So, the Mister was able to really focus on being emotionally available and level for the neuro-typical kids. WHICH IS AWESOME! I am really proud of him, because it is NOT an easy thing to do with a life-sucking child in the house.

However, the only way he could be Disneyland Dad is to include all the kids and ignore any behavior of Miles.

That seems to trigger an interesting reaction in Miles. On one hand, Miles loves the treats and extras. But, the treats and extras lead him to feeling like He's the one in charge. Kind of like an ego thing, maybe? But when he feels in charge, it seems to trigger those subconscious "I'm in charge, so I must be in danger, or else I wouldn't be in charge. So I BETTER be in charge to stop the danger" sort of feelings.

Thus, the situation creates a Double Whammy "I need to be Boss" effect.

Ugh. But whatever. Whachyagonnado?

I'll tell you what I'm gonna do!

I'm gonna get together with my girls. My lovely G.B. Knitting Ninja's.

Having a loving, local and constant support group has made my life so much better. Like To Infinity and Beyond better.

When I was in Orlando, my heart ached realizing how many women out there have No One in their physical, daily lives.

Seeing people connect and now have support is amazing.

But in Orlando, I truly realized--I mean, I always knew-- but being reminded of what my life was like before I met these two women, and now knowing how much better my life is now-- I realized just how invaluable they are to me. How much better my life is.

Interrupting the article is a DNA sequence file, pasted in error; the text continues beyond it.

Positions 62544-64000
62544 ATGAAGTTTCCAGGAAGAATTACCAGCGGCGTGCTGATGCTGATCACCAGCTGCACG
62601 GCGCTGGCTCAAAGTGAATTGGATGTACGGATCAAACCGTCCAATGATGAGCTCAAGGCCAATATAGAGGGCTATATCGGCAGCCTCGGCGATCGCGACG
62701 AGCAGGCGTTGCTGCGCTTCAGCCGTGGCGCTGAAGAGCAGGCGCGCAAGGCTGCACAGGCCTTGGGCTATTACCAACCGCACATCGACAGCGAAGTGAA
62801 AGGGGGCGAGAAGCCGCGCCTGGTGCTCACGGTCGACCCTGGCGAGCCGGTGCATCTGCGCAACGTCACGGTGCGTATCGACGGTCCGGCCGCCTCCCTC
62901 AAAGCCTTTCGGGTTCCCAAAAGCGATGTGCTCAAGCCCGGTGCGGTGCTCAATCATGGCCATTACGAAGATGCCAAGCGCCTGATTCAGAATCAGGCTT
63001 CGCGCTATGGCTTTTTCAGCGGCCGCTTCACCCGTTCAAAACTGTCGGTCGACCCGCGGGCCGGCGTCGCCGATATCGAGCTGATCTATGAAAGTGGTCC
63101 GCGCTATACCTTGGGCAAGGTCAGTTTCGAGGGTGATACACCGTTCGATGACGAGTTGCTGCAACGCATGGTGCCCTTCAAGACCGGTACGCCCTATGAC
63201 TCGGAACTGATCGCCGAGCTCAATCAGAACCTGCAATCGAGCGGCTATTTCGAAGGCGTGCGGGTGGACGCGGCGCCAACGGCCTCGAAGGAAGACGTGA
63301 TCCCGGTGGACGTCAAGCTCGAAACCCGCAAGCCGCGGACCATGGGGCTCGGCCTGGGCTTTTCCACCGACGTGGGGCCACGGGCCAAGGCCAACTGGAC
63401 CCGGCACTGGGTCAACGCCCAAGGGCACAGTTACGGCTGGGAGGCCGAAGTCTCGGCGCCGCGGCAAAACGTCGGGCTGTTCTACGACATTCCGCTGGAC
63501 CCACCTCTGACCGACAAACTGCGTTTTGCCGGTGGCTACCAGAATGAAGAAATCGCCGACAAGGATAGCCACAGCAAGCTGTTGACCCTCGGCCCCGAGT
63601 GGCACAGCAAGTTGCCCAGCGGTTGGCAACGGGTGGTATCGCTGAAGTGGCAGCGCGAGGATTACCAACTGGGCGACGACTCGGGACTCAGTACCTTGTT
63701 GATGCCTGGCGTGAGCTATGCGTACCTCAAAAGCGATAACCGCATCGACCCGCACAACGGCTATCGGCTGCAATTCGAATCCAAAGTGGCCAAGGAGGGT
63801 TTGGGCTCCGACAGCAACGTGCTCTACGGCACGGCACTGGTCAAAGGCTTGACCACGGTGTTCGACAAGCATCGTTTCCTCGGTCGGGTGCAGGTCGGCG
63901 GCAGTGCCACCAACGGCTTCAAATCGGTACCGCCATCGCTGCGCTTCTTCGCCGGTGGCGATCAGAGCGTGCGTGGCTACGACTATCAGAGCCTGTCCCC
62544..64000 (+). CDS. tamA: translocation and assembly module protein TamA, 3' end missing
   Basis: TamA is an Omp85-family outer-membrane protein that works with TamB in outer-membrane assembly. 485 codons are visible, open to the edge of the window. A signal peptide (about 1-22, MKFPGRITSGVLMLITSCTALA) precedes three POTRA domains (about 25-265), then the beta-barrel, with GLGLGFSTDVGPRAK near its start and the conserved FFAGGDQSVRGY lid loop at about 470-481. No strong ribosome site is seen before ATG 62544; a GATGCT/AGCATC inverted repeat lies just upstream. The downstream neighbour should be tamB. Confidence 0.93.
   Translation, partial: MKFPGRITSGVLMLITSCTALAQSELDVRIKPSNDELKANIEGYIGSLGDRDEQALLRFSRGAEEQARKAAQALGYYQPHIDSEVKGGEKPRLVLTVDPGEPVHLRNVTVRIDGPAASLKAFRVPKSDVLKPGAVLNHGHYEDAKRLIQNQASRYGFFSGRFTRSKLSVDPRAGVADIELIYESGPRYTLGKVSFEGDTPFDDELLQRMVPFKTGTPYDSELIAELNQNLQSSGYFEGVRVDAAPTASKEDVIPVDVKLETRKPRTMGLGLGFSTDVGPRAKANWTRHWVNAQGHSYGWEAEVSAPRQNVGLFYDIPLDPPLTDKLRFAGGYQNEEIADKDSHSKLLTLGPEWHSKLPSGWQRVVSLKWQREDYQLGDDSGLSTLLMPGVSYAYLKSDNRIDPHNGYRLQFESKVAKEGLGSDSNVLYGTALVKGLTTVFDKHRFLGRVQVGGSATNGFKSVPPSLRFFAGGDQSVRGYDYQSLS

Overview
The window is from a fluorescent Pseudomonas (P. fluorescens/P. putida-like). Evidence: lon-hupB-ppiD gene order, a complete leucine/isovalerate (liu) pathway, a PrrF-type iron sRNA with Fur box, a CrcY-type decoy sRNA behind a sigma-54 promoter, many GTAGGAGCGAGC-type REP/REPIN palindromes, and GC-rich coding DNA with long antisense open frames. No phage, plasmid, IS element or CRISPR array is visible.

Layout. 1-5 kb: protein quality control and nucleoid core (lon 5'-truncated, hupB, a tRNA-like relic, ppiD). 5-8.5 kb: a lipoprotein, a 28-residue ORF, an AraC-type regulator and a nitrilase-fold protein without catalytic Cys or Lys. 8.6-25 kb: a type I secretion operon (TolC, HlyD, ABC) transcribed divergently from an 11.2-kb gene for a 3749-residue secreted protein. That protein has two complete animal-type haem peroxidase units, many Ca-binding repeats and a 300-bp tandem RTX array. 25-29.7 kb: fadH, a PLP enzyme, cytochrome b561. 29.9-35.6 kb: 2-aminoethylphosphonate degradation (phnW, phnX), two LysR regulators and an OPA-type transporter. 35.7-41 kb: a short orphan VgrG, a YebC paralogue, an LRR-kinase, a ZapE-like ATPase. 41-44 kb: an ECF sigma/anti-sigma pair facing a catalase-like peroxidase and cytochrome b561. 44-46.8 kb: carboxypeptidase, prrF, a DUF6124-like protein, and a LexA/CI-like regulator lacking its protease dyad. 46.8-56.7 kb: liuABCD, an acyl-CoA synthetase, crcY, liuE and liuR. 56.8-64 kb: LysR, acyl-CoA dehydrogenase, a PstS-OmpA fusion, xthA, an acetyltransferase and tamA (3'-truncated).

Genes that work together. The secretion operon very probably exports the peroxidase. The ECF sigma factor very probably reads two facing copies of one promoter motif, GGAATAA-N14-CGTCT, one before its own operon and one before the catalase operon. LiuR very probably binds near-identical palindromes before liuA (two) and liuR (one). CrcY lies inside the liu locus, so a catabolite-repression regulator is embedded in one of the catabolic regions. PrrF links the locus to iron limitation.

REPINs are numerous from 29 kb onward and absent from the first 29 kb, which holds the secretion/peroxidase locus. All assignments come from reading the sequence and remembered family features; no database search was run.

I am SO GRATEFUL to have this.

This week is Spring Break week for us. No dance, no music, no kindergarten. Knitting, OF COURSE. We shall never take a Spring Break from Knitting.

Although, maybe we should take a Spring Break FOR Knitting.

That would be totally kick-ass.

Either way, I have a lot of plans for catching up. I have a lot of thoughts and posts I want to write. So hang on! More programming is coming your way shortly :)

Saturday, March 12, 2011

Why yes, they all can hear you, Paloma

I have some

I may not be the "Clueless Dance Mom" that I was last year, but I still have yet to get out my bedazzler & make a tight shirt that sparkly proclaims "Dance Mom" over my assets.

Maybe that comes with time? Or not.

The kids are rocking their dance competition.

This is year Atticus shares the Petite Troupe with a fellow male dancer, his buddy Lucas.
How cute are they? Yet despite the fact that it is 2011, the Mister and I still continue to field dipsh*t questions about having our son in dance:

How did you convince your spouse to let your son dance?
Does he actually like to dance?
Aren't you afraid he's going to get beat up?
Wow, I'd love for my boy to dance, but I'm kind of scared it will make him . . (gasp). . .gay.

Really. Really?

For the record, we're not worried about him getting beat up. He actually LOVES to dance. He doesn't feel that hanging out with 17 adorable girls to be a hardship. AND, we really don't give a flying f*ck about our childrens' sexual orientations, because we love them for whom they are.

Plus, the dance teams with boys on them tend to score significantly higher than all-girl teams.

I feel like I should maybe hand out business cards stating our Core Beliefs About Boys in Dance.

Hatfield moved up to Teen Line this year. I can't stand how old they look!